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Full moon fever takes us outside 

Bitter Moon. Peach Moon. Cold Moon. Long Night Moon. Twelfth Moon. Big Winter Moon. Moon When the Wolves Run Together.

Every Native American culture has a special name for the still, giant beacon we're seeing above us this week. To the Cherokee, it's simply the moon that promises snow.

It's the full moon we all notice the most each year. The last oak leaves have fallen, the lower winter humidity makes for a clearer, grander night sky. It's my favorite moon.

Twenty-four hours a day, the woods are full of whispers and rustling. The sounds of hunting dogs carry, as shotguns and rifles randomly punctuate the usual dramatic winter quiet. Outdoors, at night, around the full moon, it's like we're on another planet. Or being invited to be part of a very special nature presentation, reminding us the solstice is near.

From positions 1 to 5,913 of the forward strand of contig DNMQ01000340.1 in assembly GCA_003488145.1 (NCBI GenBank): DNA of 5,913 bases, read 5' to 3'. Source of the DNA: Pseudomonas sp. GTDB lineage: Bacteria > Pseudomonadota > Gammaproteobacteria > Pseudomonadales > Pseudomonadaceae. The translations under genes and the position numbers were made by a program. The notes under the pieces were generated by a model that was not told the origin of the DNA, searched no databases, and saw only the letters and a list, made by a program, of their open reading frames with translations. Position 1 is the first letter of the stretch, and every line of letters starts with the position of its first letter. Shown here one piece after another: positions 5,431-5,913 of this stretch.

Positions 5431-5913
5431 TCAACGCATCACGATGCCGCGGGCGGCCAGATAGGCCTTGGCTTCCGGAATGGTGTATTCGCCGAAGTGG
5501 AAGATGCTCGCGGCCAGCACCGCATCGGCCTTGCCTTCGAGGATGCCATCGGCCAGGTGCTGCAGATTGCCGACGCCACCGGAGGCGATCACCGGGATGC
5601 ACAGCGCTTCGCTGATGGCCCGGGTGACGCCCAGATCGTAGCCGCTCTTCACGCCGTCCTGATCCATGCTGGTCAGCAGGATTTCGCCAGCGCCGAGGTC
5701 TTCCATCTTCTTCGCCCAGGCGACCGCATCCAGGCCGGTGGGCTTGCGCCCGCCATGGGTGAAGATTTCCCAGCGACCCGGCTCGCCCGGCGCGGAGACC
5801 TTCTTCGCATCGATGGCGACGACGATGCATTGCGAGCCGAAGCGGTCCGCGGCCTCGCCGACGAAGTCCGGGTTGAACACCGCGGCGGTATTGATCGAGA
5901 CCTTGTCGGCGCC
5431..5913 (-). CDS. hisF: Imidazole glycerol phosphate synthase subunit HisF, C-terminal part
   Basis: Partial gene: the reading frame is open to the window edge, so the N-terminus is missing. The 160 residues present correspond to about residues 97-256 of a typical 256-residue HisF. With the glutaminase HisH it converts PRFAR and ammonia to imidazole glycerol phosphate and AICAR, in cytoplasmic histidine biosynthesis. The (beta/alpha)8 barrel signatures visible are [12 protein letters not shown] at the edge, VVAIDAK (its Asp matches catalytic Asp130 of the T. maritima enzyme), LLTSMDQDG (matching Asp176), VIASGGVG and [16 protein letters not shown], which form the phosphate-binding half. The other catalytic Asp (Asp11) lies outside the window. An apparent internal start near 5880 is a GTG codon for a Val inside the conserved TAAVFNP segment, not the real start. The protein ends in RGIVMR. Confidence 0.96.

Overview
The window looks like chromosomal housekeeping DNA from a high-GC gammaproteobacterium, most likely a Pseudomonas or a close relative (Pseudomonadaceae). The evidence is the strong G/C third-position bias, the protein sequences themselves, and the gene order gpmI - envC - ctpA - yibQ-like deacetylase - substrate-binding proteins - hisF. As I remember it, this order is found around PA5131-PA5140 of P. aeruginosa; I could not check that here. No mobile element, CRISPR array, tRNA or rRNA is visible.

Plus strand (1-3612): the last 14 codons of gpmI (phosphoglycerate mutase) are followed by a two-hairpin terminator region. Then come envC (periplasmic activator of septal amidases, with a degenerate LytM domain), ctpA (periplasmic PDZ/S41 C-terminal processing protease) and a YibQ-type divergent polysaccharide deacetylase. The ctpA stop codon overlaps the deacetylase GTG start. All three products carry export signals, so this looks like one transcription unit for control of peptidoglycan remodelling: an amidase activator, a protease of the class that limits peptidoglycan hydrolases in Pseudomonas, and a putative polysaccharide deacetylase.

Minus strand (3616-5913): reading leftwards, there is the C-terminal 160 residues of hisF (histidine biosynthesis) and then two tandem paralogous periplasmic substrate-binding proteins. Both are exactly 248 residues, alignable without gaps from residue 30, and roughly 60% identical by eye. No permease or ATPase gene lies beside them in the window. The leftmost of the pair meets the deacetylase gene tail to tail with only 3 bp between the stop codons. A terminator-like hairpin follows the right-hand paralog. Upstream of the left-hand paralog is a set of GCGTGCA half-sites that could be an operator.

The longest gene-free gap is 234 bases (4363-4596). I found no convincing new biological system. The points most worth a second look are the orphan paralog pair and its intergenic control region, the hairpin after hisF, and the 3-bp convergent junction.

In cooler months, we usually have a weekend bonfire going in a clearing or at the edge of the garden.

This past weekend was no different. It got later and later, darker and darker. Then the moon rose. Where would you rather be?

My wife said, "I'm just staying out here," and curled up on a favorite bench, gazing skyward.

I took a break and headed toward the house. I can't even remember why. To check on the paper our daughter was writing? To feed the dogs? To check e-mail? To finish the sports section?

An hour later, when I went back to the bonfire, my wife was glowing, too.

"I've already seen two shooting stars," she smiled, not taking her eyes off the heavens.

I should have stayed outside.

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